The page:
The significance of manuscript and print culture in the historical transmission of religion, art, and literature in East Asia can be paralleled with today’s digital media. The transition from manuscript to print and the historical development of reading and printing techniques in pre-modern Asia may inform our understanding of the modern transition from print to digital media, as well as our changing relation to texts. To examine the role of manuscript and print technologies in East Asian societies, a roundtable titled “East Asian Manuscript and Print as Harbingers of the Digital Future” was held at the Peter Wall Institute for Advanced Studies of the University of British Columbia from May 26th to 28th, 2016.
The roundtable was structured as a series of five panels that brought together scholars, curators, librarians, community leaders, and policymakers to share their studies in East Asian religion, history, visual art, education, and library studies. Panel 1 considered what the manuscript-print relationship told us about technological transformations and written culture in East Asia. Panel 2 discussed why manuscript remained a tenacious presence in Asia after the introduction of print culture. Panel 3 examined the role of manuscripts in East Asian material culture. Panel 4 explored how new technologies have impacted the ways in which we preserve the past, document the present, and shape the future. Panel 5 sought the future of books in the age of digitalization.
As part of the Panel 3 on May 28, Professor Eugene Wang from Harvard University gave a talk entitled “Writing on the Wall: Manuscripts & Caves.” Professor Wang is the Abby Aldrich Rockefeller Professor of Asian Art (Chinese) at the Department of History of Art and Architecture at Harvard University. He also serves on the advisory board of the Center for Advanced Studies, National Gallery of Art in Washington D.C. and the editorial board of The Art Bulletin. His extensive research in Chinese art history has led him to discover significant values in the Mogao caves’ murals in Dunhuang which may remain unrecognized otherwise. Focusing on Cave 254, he explained how the Thousand Buddhas sutras were manifested differently in visual materials (cave murals) and in the Dunhuang manuscripts. While the murals depict stories of the Buddha’s past and future lives, the manuscripts focus on his present life. Professor Wang argued that the unique take on the sutras depicted in the murals was because they were visualizations of the Buddha’s meditative mental process before he reached enlightenment.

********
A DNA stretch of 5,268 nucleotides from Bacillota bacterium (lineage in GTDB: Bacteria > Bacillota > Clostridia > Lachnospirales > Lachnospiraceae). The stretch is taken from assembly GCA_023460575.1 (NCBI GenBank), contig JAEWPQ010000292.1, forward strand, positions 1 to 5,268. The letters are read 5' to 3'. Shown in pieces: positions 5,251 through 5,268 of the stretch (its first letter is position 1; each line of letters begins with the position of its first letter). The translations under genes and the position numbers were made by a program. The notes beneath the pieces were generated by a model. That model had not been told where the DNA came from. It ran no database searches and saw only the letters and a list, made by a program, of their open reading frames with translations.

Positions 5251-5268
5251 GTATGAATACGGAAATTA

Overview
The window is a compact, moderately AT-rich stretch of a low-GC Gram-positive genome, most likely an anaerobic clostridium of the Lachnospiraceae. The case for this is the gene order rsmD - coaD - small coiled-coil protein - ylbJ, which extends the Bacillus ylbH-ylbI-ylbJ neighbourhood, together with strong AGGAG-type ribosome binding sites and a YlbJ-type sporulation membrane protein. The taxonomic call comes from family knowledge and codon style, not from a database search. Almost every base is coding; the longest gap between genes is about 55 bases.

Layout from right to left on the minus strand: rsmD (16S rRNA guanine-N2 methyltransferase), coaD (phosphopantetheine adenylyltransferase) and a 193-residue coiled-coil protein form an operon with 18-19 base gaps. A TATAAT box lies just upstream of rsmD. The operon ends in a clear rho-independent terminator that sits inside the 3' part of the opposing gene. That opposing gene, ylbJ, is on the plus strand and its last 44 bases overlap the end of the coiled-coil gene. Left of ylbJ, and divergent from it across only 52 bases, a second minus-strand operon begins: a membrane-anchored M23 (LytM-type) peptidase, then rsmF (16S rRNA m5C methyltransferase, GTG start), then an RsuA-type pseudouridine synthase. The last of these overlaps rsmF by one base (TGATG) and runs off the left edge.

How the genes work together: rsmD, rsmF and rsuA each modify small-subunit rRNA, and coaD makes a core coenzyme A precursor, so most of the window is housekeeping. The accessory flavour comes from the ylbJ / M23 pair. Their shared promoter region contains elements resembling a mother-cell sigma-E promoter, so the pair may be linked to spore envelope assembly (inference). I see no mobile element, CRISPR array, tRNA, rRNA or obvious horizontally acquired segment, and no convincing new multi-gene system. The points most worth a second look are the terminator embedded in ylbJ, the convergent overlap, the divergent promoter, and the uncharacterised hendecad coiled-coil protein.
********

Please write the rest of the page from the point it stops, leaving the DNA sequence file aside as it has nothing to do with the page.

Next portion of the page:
Cave 254’s Murals
Professor Wang started his talk by presenting several pictures of the murals in Cave 254, which are presumably dated to the end of the fifth century (in the Northern Wei dynasty). The cave has a central pillar with niches filled with Buddha statues on each side. Four walls of the cave are covered by paintings of the Buddha and his life stories. On the west wall (back wall) is a large image of the Buddha painted at the central bottom, with Thousand Buddhas of the past kalpa on his left, and Thousand Buddhas of the future kalpa on the right. All the miniature images of the Buddhas (1,235 in total) were inscribed with Chinese names based on the sutras of Thousand Buddhas of the Glorious Past Kalpa (過去莊嚴劫千佛名經) and Thousand Buddha of the Kalpa of the Constellations (未来星宿劫千佛名經).
The three other walls of the cave are mostly covered with depictions of the Buddha’s lives including Jatakas, which are tales of his previous lives. The murals were designed in strict symmetry, with the Buddha’s subjugation of Mara and the Tigress Jataka painted on the south wall, and the Sivi Jataka and the Enlightenment of the Buddha painted on the north wall.
Upon describing the murals, Professor Wang pointed out the oddities in this cave’s mural on the west wall. First of all, it emphasizes the past and future Thousand Buddhas while Dunhuang manuscripts of the Thousand Buddhas (Sutra of the Present Kalpa 賢劫千佛名經) focus on the present era. Secondly, the stories on the two sidewalls do not chronically follow the Buddha’s lives timeline. Instead, they depict a mixture of stories from both his past lives (Jatakas) and from his present one. Furthermore, the story of his final life (from birth to the defeat of Mara) was omitted.
Meditation as A Key to Understanding